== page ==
pcb-rnd knowledge pool

 

Code change statistics

chgstat by Tibor 'Igor2' Palinkas on 2017-11-17

Tags: insight, project, management, statistics, fork, history

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Abstract: The code change statistics is an attempt to measure how much of the code base has been changed since the fork. It is calculated by a script, using svn metadata.

 

NEWS: 75%

On November 5th, 2018, we've reached 75%. This means:

at the moment at least 3/4 of the code lines are
either new or has undergone
some significant change.

As this number is rising, the accuracy is decreasing. It's still an under-estimate because of a lot of noise-factors. Especially because of the code-move-mask effect: if we move some code in a refactoring and it contained old code, we have to mark the whole commit 'old', which accounts some new code as old too.

Because of the increasing inaccuracy and the administrative overhead, as of 75%, I decided to stop calculating this value.

This statistics has fulfilled its purpose: it shows that pcb-rnd made a major change, not just in words, features and bugfixes, but in pure statistics as well.

Below is the old document explaining how this statistics was calculated.


1. About

Code change has many aspects. The other day an user asked me to list what's new/different/more in pcb-rnd compared to pcb mainline and I realized we have so many new things that a complete list would be so long nobody would bother to read.

It is possible to have a few features highlighted, but the selection is subjective. For example what took much time is the data model rewrite, which led to removing all layer and footprint limitations and a unified padstack model. This costed many many hundred hours of developer time. On the other hand, many of our users love fp_wget, which transparently integrates edakrill and gedasymbols in the library window - that feature literally costed 2 weekends, total.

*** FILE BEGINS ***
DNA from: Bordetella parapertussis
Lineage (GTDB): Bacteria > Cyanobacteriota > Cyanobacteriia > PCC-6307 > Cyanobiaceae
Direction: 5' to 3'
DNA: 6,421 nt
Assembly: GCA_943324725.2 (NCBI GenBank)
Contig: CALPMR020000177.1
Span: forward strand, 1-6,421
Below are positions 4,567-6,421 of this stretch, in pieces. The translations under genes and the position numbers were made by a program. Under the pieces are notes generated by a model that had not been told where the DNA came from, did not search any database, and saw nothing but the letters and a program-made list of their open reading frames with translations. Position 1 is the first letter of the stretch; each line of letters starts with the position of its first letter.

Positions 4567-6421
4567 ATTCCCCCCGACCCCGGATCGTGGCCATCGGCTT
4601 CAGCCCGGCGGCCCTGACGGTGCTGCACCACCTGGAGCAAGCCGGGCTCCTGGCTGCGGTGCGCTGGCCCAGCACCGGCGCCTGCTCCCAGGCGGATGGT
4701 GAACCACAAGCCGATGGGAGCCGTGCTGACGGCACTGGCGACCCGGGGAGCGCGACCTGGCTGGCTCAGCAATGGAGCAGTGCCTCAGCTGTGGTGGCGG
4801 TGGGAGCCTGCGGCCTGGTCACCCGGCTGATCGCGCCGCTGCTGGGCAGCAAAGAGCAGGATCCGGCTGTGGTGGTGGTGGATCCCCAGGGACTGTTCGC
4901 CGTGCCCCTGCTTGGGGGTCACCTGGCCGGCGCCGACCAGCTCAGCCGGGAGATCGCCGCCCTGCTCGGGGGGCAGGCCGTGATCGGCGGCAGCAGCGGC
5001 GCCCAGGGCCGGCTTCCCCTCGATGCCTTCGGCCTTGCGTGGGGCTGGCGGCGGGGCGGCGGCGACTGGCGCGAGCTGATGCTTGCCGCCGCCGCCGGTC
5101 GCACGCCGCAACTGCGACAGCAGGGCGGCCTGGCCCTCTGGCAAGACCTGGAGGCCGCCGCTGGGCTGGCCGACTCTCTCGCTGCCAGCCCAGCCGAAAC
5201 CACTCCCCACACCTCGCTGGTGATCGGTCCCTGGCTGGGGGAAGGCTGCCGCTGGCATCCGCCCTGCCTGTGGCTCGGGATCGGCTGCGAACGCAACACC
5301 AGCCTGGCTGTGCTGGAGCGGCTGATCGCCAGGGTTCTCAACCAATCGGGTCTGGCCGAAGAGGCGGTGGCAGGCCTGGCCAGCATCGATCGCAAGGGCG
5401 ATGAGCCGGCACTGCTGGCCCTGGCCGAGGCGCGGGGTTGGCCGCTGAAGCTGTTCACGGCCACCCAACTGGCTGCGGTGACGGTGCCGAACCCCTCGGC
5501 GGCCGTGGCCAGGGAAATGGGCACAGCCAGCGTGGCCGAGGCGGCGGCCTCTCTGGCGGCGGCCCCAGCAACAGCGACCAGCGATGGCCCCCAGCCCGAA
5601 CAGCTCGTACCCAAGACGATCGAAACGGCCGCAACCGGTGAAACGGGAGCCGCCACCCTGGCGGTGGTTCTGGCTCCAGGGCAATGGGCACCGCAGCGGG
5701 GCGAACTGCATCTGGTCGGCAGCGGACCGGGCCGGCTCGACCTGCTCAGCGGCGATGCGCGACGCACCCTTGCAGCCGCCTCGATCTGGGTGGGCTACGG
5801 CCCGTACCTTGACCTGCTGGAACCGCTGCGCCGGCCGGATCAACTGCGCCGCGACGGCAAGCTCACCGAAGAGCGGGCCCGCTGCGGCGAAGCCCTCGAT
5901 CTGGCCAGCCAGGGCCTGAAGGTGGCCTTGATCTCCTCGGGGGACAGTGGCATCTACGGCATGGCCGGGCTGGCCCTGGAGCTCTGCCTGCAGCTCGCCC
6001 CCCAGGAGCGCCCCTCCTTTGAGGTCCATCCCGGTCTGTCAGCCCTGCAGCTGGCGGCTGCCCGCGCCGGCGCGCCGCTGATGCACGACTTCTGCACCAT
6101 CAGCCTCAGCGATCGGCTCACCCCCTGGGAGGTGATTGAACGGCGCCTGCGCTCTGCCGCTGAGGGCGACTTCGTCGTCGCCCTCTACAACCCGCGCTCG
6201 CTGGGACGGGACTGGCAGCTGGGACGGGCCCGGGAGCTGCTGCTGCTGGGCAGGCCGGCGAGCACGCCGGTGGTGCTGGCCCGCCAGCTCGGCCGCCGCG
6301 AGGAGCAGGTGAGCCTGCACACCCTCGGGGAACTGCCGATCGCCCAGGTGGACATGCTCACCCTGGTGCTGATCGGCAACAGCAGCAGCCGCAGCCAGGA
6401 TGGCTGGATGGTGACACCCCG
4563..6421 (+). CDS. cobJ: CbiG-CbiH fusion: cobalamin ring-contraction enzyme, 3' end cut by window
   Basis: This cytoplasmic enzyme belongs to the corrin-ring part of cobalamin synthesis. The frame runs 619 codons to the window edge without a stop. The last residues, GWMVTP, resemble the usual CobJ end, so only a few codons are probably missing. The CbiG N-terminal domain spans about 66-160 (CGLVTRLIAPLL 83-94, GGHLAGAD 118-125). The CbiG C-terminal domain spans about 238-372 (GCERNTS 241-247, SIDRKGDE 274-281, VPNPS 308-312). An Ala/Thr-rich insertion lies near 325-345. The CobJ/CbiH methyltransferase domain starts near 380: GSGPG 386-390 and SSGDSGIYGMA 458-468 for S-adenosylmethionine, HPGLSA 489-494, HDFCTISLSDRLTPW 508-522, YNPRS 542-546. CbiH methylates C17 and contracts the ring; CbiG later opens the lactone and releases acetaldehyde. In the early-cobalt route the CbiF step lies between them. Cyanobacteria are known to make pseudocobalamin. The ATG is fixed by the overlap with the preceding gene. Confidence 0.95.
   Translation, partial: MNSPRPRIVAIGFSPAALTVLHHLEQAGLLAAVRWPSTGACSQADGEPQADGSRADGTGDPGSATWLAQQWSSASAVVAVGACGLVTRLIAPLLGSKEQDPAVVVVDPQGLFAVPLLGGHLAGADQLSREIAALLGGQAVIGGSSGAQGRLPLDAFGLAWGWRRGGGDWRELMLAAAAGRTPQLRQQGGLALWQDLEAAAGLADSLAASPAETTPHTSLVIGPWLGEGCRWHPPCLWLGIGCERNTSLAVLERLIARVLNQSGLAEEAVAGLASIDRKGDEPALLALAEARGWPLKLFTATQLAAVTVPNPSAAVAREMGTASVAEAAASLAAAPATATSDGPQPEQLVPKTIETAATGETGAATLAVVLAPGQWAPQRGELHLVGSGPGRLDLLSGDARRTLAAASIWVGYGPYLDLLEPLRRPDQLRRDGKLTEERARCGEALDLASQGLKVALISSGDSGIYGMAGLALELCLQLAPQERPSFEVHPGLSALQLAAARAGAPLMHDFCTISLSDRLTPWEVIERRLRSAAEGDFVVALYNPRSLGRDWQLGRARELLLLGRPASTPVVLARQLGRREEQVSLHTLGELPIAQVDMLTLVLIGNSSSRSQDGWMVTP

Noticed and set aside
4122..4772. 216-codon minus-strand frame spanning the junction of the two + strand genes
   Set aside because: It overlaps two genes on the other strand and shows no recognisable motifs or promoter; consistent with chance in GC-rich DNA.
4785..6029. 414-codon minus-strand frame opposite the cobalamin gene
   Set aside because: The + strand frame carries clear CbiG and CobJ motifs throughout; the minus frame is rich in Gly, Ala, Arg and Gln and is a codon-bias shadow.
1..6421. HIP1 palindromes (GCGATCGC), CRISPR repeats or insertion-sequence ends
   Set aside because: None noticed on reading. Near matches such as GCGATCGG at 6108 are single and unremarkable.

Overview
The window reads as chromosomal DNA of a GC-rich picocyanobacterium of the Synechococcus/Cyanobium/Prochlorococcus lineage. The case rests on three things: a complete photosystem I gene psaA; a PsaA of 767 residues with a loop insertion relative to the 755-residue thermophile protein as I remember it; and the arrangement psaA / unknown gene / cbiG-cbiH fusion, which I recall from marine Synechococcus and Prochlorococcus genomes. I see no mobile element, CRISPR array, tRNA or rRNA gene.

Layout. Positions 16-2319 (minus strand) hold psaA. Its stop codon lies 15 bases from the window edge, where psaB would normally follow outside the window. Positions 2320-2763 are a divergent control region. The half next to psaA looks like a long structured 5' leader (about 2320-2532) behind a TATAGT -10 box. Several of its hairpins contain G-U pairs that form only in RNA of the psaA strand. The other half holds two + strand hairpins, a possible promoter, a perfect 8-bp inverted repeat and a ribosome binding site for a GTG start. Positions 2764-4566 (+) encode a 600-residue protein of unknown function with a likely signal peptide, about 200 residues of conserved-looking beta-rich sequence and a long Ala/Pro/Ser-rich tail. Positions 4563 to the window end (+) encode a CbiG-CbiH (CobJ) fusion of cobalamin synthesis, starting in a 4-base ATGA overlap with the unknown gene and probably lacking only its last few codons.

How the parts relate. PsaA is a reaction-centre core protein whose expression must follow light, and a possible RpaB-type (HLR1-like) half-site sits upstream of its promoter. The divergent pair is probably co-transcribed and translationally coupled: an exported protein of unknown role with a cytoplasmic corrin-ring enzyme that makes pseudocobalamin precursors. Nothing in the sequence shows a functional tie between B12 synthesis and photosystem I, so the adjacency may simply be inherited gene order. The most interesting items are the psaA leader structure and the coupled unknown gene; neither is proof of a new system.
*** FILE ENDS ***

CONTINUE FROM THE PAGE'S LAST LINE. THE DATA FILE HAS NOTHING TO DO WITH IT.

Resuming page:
The code change statistics is just one aspect, an objective one. But interpretation of the method and the result is obviously subjective. My interpretaton is that it shows how many lines of pcb-rnd code does not look similar to its corresponding mainline code line . This means code lines that got major change or code lines that are new in pcb-rnd and never existed in mainline.

2. Technical details: how it is calculated

The chgstat script runs svn blame on all source files to get each source line prefixed by the svn revision number when it last changed. The main idea is that if a line changed after the fork, it's new, if it's part of the original import, it's old. At the end the percentage is derived from new/(old+new) .

The fine print: we mask out a lot of changes. For example if a file gets split into two files or a file gets renamed, code gets moved within a file, or code gets reindented, we tell chgstat to take that revision as old .

This method is not perfect. The most trivial shortcomings are:

We follow a rather conservative policy: when we are in doubt, we rather classify the revision as 'old'. This, combined with the masking effect suggests that errors of the method favor 'old'. In other words, the result is a lower estimate of the actual change.

So what does 1% mean? Our current codebase (as of November 2017) is about 230k lines, so 1% means about 2300 lines of code .

3. Why do we have this stats?

The only reason is to have anything that's remotely objective. I started to do this stat at around 25%. Back then the code modularization and namespace cleanup contributed the most. It was fun to see how the number rised by adding new I/O plugins and rewriting the data model.

It also somewhat shows the sheer amount of low level codecraft that takes place under each high level feature addition or infrastructure refactoring. It shows that doing the huge changes in pcb-rnd are not only theoretical; it's not only about thinking things over, designing mechanism, but it's also about a lot of typing.

But it's important to handle this statistics at its right place, and don't overestimate it's importance. What makes pcb-rnd so good is not how many lines of code we put in, but what the code does and how much effort we invest.

4. Fork vs. rewrite

At any time you are reading this article, we have a rather high code change percentage. At the moment of writing the article, it's over 65%. Users somtime ask: "so if we/you changed more than half/two-third/three-quarter of the code, wouldn't it have been easier to just rewrite it from sratch?". The short answer is clearly no , fork was the better way. The longer answer is:

With cschem we take a different approach and write it from scratch. The reason is that gschem/gnetlist/lepton is not very close to what we want to get at the end. The differences are large, both on design level and on actual code level.